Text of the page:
New Report Shows Seventy-One Percent of BIPOC in Victoria Experience Discrimination

Written on 05/28/2021
Staff Columnist


A new report discovered that seventy-one percent of Black Indigenous People of Colour (BIPOC) experience in the Greater Victoria area – Victoria News reports. The report highlights the discrimination and harassment BIPOC people often experience in the area.

The survey was conducted in late 2020, and the majority of respondents (seventy-one percent) said they have experienced racism in the last five years.  “People seem to think that there is no racism here, but the only people I’ve heard that from are white folks who tend to spin it as, ‘well it wasn’t really racism … they were just overreacting.’ Having our experiences of racism belittled and dismissed does even more harm,” a respondent wrote.

Furthermore, the report revealed that seventy percent of BIPOC residents feel undervalued, alienated and unsafe because of their race or ethnicity. Those experiences were based on online and in-person discrimination to having poor service at a business, refused entry to a place. Some even said that people in Victoria are often surprised when they can do certain things, like speak English.

“It has made me extremely angry and bitter towards the fact that the people of my own hometown will never consider me to be truly Canadian or local, simply based on my appearance,” another respondent said.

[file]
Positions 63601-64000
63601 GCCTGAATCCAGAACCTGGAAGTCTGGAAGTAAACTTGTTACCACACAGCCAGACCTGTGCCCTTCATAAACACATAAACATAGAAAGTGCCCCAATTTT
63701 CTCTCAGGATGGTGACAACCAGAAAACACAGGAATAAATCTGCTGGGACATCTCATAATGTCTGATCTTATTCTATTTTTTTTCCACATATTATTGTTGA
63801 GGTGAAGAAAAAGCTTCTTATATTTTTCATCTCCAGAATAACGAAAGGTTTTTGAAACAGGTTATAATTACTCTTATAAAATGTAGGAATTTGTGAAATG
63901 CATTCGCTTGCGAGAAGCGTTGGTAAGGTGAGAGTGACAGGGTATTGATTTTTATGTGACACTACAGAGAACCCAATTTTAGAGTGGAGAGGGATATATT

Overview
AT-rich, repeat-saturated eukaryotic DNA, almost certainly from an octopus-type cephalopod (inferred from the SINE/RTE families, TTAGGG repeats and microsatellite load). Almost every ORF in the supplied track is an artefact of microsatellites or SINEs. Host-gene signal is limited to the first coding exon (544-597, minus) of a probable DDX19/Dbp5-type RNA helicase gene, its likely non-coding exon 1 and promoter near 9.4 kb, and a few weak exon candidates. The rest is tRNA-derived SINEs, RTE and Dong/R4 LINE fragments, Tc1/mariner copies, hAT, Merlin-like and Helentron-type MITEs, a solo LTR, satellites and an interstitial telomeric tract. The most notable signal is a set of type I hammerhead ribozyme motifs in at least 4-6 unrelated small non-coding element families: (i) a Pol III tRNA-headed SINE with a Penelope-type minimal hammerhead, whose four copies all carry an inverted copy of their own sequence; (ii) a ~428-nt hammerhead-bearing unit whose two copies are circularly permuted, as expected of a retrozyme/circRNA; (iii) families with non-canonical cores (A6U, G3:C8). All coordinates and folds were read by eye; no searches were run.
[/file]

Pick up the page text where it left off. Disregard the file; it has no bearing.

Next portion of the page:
Of the respondents, forty-three percent claim they are subject to racism multiple times a year, while eighteen percent said monthly and another eighteen percent said weekly. Additionally, sixteen percent said they experience racism daily, but on the other hand, five percent said they never experience racism in Greater Victoria. Another thirty percent said police had been racist toward them.

The Inter-Cultural Association of Greater Victoria created the report. The organization says it confirms the feelings that BIPOC in the area already had – which is that racism is in Greater Victoria, and there needs to be a solution.

BIPOC think there can be ways to improve on the issue by increasing accountability from the government through harsher hate crime and discrimination laws, anti-racism training, and defunding the police, Victoria News reports.

For the people within Greater Victoria, they suggested citizens call out and intervene if they witness racist incidents. There was a strong emphasis on diversity, leadership, and better data collection on racism, including taking a better look at the different types of racism. Respondents said that making the change should not be on the shoulders of BIPOC and that others need to get involved.

Read the survey results here: icavictoria.org.


(Image Credit:  Dylan Karleen/Instagram)